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Spectre Cargo Solutions will take its first Boeing 737NG freighter in June but, as President Kevin Casey explains, the freighter market is still in a state of flux
 

There is little doubt, he says, that e-commerce is driving the market at present. Growing middle classes with disposable income are becoming used to online ordering, especially in China, expecting the orders to be delivered within a couple of days. Major Asian e-commerce platforms such as Alibaba and JD. com are enjoying this surge of demand and looking to expand beyond local customers and the Chinese domestic delivery area, and are tailoring their maturing platforms to attract and serve customers in the rest of Asia as well as Europe and North America. In a recent move, Walmart announced it will be acquiring a 77% stake in Flipkart, the leading Indian platform.

An obvious result of this is the need to get those deliveries to the customer as fast as possible, hence the surging demand for time definite delivery capability via dedicated main deck freighter aircraft. A prime example is the 737 freighter, a mainstay of hub and spoke freighter operations around the world, and for which demand is still ‘super strong’ (around 30 737 Classic conversion this year, he estimates). However, Casey says in some cases operators have recently deferred plans for 737 acquisition to focus on aircraft like the 757-200 and 767-300ER, which are in high demand from integrators like DHL and FedEx, and from northeast Asia carriers like SF Express. This is, in part, in response to their e-commerce customers’ demand for international delivery, combined with the impact of airport congestion and pilot shortages driving substantial demand for longer range and larger aircraft.

He cites the example of Amazon Prime, using a fleet of Boeing 767-300ER freighters operated by ATSG and Atlas Air; as well as renewed demand for new production medium and widebody freighters (just this year, Boeing has received 777 Freighter orders from All Nippon Airways (2), Lufthansa (2), Qatar Airways (5), and Turkish Airlines (3)); and even 747-400Fs coming out of desert storage.

He adds that inadequacy of feedstock to meet 767 demand may ultimately contribute to making ST Aerospace/EFW’s Airbus A330 PTF conversion even more attractive, as the A330-200 and -300 bracket the 767-300ER freighter in terms of volume (one less and one more container) and have comparable payload/range capabilities.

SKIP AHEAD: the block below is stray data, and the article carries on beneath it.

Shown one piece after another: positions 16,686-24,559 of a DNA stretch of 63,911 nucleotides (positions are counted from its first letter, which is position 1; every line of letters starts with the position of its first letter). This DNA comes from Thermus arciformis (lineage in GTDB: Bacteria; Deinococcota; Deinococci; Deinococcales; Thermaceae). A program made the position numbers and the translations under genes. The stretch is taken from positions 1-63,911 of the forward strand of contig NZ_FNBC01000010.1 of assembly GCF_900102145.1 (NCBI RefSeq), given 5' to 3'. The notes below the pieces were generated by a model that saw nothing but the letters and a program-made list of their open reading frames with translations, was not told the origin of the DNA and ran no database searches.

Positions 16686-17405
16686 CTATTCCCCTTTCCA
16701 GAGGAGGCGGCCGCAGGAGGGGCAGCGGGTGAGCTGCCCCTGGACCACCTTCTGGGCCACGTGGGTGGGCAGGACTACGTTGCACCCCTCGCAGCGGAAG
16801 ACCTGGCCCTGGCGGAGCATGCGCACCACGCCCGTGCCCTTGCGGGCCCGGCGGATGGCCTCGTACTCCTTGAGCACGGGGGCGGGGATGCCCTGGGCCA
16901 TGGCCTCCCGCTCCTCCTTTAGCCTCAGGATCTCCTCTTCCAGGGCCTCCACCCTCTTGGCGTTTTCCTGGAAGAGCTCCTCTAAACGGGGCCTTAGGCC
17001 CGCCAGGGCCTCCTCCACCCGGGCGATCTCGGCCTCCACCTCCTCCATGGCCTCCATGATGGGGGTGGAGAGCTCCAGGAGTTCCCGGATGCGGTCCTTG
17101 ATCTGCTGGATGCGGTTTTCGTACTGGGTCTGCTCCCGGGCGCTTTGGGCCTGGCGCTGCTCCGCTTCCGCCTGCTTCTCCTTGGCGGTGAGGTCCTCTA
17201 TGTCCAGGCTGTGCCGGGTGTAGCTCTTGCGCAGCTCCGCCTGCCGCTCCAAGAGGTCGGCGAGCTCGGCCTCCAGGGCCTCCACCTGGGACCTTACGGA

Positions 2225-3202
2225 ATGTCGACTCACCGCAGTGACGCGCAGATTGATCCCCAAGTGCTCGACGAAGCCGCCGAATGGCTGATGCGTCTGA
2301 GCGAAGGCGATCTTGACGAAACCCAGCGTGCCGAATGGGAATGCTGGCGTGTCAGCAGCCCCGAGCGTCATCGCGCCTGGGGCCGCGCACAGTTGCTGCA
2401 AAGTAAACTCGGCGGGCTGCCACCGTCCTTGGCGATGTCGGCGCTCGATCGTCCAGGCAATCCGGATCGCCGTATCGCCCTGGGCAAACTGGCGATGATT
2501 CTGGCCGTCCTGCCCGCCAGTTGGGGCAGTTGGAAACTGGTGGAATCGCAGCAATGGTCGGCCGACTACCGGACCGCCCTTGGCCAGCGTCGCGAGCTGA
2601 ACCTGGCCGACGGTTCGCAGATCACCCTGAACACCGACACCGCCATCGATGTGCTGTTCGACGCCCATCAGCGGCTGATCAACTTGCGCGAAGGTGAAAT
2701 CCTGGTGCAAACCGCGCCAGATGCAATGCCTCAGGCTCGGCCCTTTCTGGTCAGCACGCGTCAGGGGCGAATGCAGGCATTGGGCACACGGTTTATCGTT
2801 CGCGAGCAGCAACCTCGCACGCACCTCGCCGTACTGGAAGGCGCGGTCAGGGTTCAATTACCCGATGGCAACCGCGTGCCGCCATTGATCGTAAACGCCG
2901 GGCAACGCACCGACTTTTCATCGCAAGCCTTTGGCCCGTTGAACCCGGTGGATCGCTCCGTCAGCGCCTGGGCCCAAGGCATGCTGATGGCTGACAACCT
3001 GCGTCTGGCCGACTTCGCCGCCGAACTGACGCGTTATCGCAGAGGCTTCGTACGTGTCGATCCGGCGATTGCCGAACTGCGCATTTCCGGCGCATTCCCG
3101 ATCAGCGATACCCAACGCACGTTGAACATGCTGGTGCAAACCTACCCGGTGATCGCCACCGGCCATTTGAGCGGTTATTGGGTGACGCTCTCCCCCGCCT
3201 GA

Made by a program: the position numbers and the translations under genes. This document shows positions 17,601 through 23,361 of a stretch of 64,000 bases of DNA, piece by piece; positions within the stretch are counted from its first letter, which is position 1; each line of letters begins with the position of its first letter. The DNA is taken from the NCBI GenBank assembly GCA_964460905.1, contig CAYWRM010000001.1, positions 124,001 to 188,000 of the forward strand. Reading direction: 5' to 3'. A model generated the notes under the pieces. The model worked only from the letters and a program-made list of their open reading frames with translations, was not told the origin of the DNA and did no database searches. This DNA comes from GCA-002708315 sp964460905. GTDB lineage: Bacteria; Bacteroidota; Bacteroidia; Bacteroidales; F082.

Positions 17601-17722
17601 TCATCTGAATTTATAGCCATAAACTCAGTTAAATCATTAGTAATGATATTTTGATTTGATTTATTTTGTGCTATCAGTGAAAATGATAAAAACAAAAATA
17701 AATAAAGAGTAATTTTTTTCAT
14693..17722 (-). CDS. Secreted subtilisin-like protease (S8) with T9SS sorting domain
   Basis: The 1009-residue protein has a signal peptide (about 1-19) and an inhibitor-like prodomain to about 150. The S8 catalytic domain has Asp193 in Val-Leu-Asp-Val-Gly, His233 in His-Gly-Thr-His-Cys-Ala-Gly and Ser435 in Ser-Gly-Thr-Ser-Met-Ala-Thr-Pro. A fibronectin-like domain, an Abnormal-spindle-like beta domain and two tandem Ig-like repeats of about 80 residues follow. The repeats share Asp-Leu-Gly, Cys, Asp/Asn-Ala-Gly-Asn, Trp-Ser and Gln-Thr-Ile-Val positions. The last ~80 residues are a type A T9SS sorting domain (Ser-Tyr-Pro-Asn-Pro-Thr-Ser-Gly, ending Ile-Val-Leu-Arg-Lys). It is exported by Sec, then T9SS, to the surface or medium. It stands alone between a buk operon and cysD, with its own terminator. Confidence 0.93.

The ongoing popularity of the 737-800 in passenger service is driving limited feedstock availability and high cost, factors which are contributing to some operators temporarily focusing instead on larger aircraft.

In addition to pure availability, challenges to early adoption of the 737NG freighter include the acquisition cost. Not every operator has the ability to acquire a $20 million 737NGF to fill the role of a $9 million 737 Classic freighter. This is the gap that Spectre fills by leasing newly converted 737-700 and -800 freighters. But even at just 1.0 to 1.1% lease factors, this can easily mean over $200,000 per month for a 737-800F, slightly less for a 737-700F.

While these lease factors are well below the 1.5 to 1.7% typical of 737-300/400F, on a cash basis the monthly rent is substantially above the 737CL. However, as Casey points out, the substantially lower fuel and maintenance costs of the NG more than offset the higher monthly rent, particularly with higher utilisation and, increasingly, as fuel prices recover. And when taken together with the NG’s increased payload, range and congested operations capability, it is easy to see why the 737NG freighter is expected to experience strong demand despite its continuing to be the ‘darling of the air finance world’ and its attendant high market values.

However, he says things are expected to change as soon as 2019/2020, when market values are projected to sag and realign with Base Values, facilitating the adoption of 737NG freighters for expansion and replacement of retiring aircraft. This applies most imminently to the -700, as there are several major airlines with plans to exit substantial numbers of aircraft in the next two years as they take delivery of the later MAX models. The increased availability of aircraft is projected to cause a drop in price, and may be improve availability of CFM56-7B engines which presently are in tight supply.

Casey says Spectre Cargo Solutions is in a good place, with 12 aircraft to deliver over the next 18 months (with more than three of each of the -700 and -800 models this year) as the market comes its way. The aircraft will be given a C check and converted at various locations.


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